Domestic animals and grass are challenging. Pets such as dogs, cats, guinea pigs, and other animal species often share lawn areas with humans. Large herbivorous animals such as horses also live in urban and rural areas near people and have particular dietary needs. For animal species eating grass, particularly in confinement in small areas, there is concern about toxic plants.

Grassy surfaces capture and recycle feces and urine but special care is needed to manage these areas. Animals exert similar kinds of wear as do human athletes, but can cause extreme damage.  If stocking rate is high, grasses do not have time to recover.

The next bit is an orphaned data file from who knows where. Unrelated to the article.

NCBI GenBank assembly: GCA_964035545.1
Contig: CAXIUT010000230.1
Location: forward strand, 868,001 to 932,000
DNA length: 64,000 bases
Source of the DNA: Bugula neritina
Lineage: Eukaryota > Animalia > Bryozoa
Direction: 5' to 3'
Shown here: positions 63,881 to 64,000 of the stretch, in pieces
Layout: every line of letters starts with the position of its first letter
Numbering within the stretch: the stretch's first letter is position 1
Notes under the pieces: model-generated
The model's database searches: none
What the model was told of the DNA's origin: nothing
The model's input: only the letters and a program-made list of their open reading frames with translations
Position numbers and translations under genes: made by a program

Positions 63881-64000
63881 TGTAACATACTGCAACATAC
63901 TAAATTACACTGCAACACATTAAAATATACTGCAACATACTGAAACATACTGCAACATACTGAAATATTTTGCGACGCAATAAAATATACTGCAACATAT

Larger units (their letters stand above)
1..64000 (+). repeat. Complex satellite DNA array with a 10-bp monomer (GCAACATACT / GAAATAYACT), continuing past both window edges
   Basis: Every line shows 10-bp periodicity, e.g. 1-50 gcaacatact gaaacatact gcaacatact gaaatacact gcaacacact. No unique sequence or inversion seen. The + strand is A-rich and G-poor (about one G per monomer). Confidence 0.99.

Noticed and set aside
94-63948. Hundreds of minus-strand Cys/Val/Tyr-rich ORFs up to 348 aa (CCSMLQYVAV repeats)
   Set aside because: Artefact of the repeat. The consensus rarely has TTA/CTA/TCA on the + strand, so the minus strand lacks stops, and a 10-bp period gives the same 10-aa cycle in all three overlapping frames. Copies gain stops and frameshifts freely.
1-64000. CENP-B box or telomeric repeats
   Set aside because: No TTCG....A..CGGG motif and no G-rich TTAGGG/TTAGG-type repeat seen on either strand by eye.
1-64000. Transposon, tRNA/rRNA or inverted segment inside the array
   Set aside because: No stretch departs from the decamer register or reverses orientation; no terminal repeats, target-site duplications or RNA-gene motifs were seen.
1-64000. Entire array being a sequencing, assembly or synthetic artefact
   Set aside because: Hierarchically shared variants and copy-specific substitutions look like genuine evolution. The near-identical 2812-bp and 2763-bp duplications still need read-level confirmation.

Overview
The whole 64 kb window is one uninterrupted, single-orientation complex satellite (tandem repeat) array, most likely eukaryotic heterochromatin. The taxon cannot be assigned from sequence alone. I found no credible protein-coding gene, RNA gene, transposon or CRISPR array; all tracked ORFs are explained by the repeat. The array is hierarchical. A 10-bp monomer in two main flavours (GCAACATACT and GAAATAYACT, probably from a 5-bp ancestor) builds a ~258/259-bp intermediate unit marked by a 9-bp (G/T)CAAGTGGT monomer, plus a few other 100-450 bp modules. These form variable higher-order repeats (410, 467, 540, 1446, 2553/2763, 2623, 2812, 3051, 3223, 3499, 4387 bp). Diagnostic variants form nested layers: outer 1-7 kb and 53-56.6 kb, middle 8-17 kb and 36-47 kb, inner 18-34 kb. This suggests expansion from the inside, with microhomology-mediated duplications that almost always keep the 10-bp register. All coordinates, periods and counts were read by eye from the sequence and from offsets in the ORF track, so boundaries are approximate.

In a backyard setting, “runs” can be constructed to maximize, in a small area, the exercise capacity of outdoor turf areas. Communities also create specialized “dog parks” which serve more than the immediate need to give animals a place to defecate or urinate. Dog parks give both dogs and their owners a place to socialize. The management concern over pets and grass includes direct chemical burning of grass by urine, the stocking rate problem when dogs are given too small an area, and human health concerns. A substantial amount of coliform bacteria are in runoff from urban areas, some of which may be due to pets as well as feral animals such as pigeons and peacocks.